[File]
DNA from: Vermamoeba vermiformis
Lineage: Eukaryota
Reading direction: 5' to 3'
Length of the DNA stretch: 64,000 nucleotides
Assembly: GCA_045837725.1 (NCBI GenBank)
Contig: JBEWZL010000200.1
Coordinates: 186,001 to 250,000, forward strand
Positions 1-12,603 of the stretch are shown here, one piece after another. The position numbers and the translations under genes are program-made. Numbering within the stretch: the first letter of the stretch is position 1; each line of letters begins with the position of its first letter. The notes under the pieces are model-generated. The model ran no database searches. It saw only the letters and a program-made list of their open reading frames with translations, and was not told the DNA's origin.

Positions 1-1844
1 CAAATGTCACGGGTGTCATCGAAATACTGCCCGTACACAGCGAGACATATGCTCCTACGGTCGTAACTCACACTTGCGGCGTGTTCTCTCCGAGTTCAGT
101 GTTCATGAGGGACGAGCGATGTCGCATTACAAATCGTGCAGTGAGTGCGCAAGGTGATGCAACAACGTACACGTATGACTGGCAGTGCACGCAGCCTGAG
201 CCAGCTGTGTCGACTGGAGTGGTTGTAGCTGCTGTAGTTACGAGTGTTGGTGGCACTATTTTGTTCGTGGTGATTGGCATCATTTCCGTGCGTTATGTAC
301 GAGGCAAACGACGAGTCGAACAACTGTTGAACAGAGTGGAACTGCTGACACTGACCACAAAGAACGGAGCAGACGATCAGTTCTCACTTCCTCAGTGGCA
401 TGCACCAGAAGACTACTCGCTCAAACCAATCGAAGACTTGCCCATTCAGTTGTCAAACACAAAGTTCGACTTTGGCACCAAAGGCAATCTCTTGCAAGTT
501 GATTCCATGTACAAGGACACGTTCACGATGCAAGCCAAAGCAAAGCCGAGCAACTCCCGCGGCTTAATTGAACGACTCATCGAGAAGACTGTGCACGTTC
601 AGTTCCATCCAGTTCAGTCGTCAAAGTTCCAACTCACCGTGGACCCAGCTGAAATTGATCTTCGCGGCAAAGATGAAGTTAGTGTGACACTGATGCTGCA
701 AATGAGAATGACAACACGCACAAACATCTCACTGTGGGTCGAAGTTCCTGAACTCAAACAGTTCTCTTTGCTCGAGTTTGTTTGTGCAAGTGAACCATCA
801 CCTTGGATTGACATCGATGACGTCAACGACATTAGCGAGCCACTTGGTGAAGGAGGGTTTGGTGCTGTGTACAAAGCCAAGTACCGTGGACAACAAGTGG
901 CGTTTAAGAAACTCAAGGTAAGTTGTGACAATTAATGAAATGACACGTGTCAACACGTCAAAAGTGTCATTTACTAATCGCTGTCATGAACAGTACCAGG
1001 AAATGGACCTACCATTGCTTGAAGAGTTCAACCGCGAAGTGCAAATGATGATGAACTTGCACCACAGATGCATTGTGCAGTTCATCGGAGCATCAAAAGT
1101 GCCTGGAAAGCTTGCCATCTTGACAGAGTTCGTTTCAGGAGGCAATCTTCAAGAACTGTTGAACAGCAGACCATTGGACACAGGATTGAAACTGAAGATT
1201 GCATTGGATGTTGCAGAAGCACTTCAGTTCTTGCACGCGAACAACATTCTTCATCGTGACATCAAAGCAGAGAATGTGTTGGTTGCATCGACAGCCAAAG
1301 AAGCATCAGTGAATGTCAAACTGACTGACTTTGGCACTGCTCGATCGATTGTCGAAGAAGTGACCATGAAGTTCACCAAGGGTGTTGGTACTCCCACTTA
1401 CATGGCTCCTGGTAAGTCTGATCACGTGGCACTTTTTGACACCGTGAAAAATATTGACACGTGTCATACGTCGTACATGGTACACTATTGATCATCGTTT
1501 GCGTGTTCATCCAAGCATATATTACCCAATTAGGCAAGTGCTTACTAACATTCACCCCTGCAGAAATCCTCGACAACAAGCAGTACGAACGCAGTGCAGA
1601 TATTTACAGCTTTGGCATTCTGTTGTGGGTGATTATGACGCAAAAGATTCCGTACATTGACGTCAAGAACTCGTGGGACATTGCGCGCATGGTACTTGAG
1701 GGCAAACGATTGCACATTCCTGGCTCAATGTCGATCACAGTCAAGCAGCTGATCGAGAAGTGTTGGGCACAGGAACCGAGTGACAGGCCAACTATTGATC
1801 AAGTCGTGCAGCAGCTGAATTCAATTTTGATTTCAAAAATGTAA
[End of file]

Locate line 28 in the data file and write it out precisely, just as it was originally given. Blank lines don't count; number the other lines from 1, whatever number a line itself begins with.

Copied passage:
1801 AAGTCGTGCAGCAGCTGAATTCAATTTTGATTTCAAAAATGTAA